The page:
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King Leopold's Ghost: A Story of Greed, Terror and Heroism in Colonial Africa Paperback – Unabridged, 2 Feb 2012

4.6 out of 5 stars 96 customer reviews

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Product details

  • Paperback: 400 pages
  • Publisher: Pan; Main Market Ed. edition (2 Feb. 2012)
  • Language: English
  • ISBN-10: 1447211359
  • ISBN-13: 978-1447211358
  • Product Dimensions: 13 x 2.5 x 19.7 cm
  • Average Customer Review: 4.6 out of 5 stars  See all reviews (96 customer reviews)
  • Amazon Bestsellers Rank: 7,569 in Books (See Top 100 in Books)
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Product description

Amazon Review

Years ago, Adam Hochschild came across a reference to the "five to eight million lives" destroyed in the colonial exploitation of the Congo. Startled, he realised that this had been "one of the major killing grounds of modern times. Why were these deaths not mentioned in the standard litany of our century's horrors?" His corrective history makes sobering and gripping reading. In King Leopold of Belgium, who decided to buy himself an empire to compensate for his country's smallness, he portrays a villain of Shakespearian dimensions. Aided by Stanley (of "Mr Livingstone I Presume" fame) the king appropriated a section of central Africa the size of Western Europe as his personal territory. The appalling brutality that ensued, as Europeans plundered the country for rubber and ivory, is vividly captured by Hochschild. He manages to leaven the horror with touches of grotesque humour--for instance, when tricking tribal chiefs into signing away their land for bales of cloth, Stanley would, to impress his dupes, secrete a battery in his pocket with the wires in his palm, so that on shaking hands the chief "was greatly surprised to find his white brother so strong that he nearly knocked him off his feet". Hochschild has something of Simon Schama's gift for populist history; and among other things he provides astonishing background to Joseph Conrad's Congo-set masterpiece, Heart of Darkness. --Adam Roberts --This text refers to an out of print or unavailable edition of this title.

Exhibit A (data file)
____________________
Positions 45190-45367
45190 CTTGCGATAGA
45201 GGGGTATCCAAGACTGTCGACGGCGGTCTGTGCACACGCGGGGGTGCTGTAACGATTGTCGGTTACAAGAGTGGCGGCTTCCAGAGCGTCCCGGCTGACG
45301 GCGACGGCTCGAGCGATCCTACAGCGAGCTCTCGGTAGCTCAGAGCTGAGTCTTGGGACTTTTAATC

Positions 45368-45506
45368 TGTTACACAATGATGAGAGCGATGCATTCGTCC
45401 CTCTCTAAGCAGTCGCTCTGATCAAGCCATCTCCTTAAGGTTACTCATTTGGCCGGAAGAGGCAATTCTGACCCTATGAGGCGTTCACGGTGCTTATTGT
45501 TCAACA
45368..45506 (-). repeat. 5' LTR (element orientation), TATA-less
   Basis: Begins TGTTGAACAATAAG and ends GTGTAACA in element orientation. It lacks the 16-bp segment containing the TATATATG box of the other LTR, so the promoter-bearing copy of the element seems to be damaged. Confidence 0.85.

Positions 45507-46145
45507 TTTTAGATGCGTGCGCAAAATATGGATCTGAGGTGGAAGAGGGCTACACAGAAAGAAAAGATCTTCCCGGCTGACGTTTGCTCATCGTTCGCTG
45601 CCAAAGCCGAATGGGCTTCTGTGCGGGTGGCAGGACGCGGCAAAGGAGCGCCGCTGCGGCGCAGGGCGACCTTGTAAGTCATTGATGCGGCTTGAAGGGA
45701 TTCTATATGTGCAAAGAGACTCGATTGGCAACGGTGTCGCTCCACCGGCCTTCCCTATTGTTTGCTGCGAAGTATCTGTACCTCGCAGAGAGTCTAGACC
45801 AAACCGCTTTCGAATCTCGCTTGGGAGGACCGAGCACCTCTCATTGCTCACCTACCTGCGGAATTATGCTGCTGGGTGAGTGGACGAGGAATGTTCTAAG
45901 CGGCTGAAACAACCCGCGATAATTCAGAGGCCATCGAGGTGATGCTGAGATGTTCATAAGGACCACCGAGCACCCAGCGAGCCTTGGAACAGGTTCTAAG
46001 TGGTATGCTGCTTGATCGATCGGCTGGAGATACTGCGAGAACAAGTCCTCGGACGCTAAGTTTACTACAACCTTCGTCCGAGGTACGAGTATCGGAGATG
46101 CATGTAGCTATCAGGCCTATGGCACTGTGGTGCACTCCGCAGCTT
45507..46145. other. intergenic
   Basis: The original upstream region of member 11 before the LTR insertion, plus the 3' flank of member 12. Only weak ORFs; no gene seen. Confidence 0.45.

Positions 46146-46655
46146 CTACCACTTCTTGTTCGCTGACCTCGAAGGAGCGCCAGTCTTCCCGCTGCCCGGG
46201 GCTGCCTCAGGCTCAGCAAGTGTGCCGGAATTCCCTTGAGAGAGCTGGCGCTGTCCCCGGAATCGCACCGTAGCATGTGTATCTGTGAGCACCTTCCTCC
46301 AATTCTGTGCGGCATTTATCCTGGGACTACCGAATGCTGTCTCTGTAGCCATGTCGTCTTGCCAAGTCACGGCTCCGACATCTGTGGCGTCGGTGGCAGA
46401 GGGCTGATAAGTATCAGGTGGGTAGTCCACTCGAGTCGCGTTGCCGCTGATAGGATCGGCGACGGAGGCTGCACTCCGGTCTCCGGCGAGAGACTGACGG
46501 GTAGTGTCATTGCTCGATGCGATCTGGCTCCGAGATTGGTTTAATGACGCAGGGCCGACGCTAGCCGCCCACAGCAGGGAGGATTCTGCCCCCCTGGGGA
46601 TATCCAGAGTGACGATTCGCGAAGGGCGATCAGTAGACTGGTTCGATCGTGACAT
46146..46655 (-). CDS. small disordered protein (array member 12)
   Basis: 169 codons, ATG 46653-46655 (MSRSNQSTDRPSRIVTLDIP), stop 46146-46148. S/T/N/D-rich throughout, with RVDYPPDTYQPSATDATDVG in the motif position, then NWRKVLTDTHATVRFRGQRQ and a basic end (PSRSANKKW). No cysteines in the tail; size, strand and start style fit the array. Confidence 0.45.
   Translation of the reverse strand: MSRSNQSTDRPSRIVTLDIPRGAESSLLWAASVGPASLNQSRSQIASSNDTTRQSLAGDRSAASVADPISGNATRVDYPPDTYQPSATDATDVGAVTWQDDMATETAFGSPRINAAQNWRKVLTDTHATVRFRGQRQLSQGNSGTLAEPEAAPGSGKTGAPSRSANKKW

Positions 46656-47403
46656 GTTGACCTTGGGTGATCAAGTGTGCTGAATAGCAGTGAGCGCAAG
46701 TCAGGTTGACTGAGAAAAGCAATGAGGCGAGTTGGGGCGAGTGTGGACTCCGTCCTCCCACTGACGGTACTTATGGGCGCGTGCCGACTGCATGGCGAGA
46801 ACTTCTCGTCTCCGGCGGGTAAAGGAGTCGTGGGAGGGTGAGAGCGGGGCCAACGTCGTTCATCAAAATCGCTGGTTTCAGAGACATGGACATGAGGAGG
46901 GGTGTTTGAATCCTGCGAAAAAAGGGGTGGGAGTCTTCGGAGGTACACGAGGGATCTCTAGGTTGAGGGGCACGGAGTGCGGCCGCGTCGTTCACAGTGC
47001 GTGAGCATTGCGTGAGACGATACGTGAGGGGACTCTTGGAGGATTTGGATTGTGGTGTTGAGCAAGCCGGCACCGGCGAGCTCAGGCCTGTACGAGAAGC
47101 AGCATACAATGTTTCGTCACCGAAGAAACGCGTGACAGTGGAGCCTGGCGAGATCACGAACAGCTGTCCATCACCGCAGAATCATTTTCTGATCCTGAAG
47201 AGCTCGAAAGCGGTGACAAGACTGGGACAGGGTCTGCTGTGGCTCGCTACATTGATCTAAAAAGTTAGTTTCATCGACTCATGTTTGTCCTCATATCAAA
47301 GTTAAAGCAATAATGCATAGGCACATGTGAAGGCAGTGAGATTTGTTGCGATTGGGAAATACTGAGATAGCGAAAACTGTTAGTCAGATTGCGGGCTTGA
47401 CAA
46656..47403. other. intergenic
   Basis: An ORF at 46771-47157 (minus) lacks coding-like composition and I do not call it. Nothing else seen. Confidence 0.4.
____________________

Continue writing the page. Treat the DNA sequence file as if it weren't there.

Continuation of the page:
Review

Years ago, Adam Hochschild came across a reference to the "five to eight million lives" destroyed in the colonial exploitation of the Congo. Startled, he realised that this had been "one of the major killing grounds of modern times. Why were these deaths not mentioned in the standard litany of our century's horrors?" His corrective history makes sobering and gripping reading. In King Leopold of Belgium, who decided to buy himself an empire to compensate for his country's smallness, he portrays a villain of Shakespearian dimensions. Aided by Stanley (of "Mr Livingstone I Presume" fame) the king appropriated a section of central Africa the size of Western Europe as his personal territory. The appalling brutality that ensued, as Europeans plundered the country for rubber and ivory, is vividly captured by Hochschild. He manages to leaven the horror with touches of grotesque humour--for instance, when tricking tribal chiefs into signing away their land for bales of cloth, Stanley would, to impress his dupes, secrete a battery in his pocket with the wires in his palm, so that on shaking hands the chief "was greatly surprised to find his white brother so strong that he nearly knocked him off his feet". Hochschild has something of Simon Schama's gift for populist history; and among other things he provides astonishing background to Joseph Conrad's Congo-set masterpiece, Heart of Darkness. --Adam Roberts